Provide the assistance to Middle School students to grow into the leaders they are meant to become.
Saturday trips to the ice cream shop, and parks full of laughing kids is not the depiction of life in Bethel, Ohio. Unfortunately, the Bethel community's poverty rate is hovering at 14.5% with 41% of the homes being occupied by a single parent. A staggering 53% of the moms in the Bethel community only range from 20 to 24 years old. 42% of the students are receiving free or reduced lunch. The reality of Bethel, Ohio is weekend food bags for school children, grandparents raising their grandchildren, and foster children in temporary placements.
The children of Bethel who are growing up in under-resourced homes are at risk in several fundamental areas; emotional and social challenges, cognitive lags, and health and safety issues. The reality of deficits in these areas can cause an avalanche of unhappy life events, including poor academic performance, behavioral problems, dropping out of school, drug abuse, adoption of risky behavior, disease, and in the worst cases, early death.
The State Farm Neighborhood Assist Program funding will make it possible for the Safety Net program to acquire the resources necessary to provide the support children of Bethel so desperately need to help them change their future narrative. The funding will allow for the hiring of a part time education leader to write impactful lessons for the large group leadership workshops which will provide the students with the tools they need to create their positive future stories. The education leader will also coordinate curriculum that will be used in the small groups, recruit academic tutors, and provide training for the teachers and small group leaders. In tandem with the in-school programming, the education leader will use the funding to create after school programing to address the student's additional social issues along with time to explore their true potential, through open discussions, community service opportunities, career exploration and cultural outings.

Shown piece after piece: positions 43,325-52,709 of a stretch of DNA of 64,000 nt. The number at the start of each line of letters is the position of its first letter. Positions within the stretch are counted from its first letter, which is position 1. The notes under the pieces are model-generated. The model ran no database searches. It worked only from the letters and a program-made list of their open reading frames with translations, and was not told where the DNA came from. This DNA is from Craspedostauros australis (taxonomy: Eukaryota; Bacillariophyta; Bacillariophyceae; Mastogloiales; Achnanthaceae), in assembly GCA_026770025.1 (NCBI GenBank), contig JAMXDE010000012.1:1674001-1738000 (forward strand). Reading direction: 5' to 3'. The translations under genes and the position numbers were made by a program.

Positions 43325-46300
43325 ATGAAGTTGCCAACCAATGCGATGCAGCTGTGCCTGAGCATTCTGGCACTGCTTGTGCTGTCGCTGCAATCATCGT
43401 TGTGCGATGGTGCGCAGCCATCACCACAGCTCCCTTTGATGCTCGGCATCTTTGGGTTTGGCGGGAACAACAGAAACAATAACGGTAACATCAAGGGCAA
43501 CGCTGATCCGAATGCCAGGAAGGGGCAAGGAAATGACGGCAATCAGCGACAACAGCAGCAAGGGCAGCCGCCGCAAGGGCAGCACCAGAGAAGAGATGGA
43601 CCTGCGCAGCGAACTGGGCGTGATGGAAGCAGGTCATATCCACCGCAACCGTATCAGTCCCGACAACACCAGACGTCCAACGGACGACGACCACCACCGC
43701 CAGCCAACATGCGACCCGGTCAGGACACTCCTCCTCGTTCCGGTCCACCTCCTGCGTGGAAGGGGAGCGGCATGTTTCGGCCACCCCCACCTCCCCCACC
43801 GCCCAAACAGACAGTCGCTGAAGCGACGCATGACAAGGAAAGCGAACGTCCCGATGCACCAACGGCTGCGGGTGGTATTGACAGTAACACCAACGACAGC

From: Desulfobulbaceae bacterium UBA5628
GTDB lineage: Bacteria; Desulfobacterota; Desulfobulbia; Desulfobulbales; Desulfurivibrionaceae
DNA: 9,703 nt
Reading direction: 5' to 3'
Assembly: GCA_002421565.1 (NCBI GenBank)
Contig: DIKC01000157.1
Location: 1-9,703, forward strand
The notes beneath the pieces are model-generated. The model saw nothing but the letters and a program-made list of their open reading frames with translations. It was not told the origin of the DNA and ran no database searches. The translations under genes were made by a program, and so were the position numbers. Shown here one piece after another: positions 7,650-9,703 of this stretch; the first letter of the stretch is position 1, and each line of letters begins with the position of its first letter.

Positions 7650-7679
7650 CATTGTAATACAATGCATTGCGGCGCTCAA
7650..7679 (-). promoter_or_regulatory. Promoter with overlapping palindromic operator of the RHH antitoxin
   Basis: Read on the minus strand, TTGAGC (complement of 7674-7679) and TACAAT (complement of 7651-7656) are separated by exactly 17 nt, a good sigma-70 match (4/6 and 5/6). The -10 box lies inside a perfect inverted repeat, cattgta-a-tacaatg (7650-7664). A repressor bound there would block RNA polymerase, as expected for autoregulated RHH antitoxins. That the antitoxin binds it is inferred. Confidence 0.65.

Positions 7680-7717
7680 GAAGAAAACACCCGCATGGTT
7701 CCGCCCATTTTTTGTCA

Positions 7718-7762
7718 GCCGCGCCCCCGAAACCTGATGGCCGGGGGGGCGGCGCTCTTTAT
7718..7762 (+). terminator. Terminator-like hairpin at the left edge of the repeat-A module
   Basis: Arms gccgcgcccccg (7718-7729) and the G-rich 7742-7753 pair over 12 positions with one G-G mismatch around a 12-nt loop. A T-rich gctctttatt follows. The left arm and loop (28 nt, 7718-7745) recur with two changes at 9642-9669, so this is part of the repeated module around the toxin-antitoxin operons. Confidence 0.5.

If we invest in the students at the middle level, a healthy adolescence is the cornerstone of a lifetime of success. Bethel community's lifelong handicaps and troubles will cease to be passed from generation to generation. There will be a higher graduation rate, with students who have a clear direction of where their strengths will take them. Graduates will use their talents to revitalize the community. The teenage pregnancy rate will drop because the youth will have their emotional needs addressed and will not have the need to seek out attention in that manner. The once antisocial behavior that plagues the community will dissipate. Homelessness will become eradicated from the community because future generations will have written their positive future stories and will know how to implement them.
Not only will this grant have a significant impact on the Bethel, Ohio community, but it will act as a pilot program that we can implement in all middle schools in Appalachia Ohio.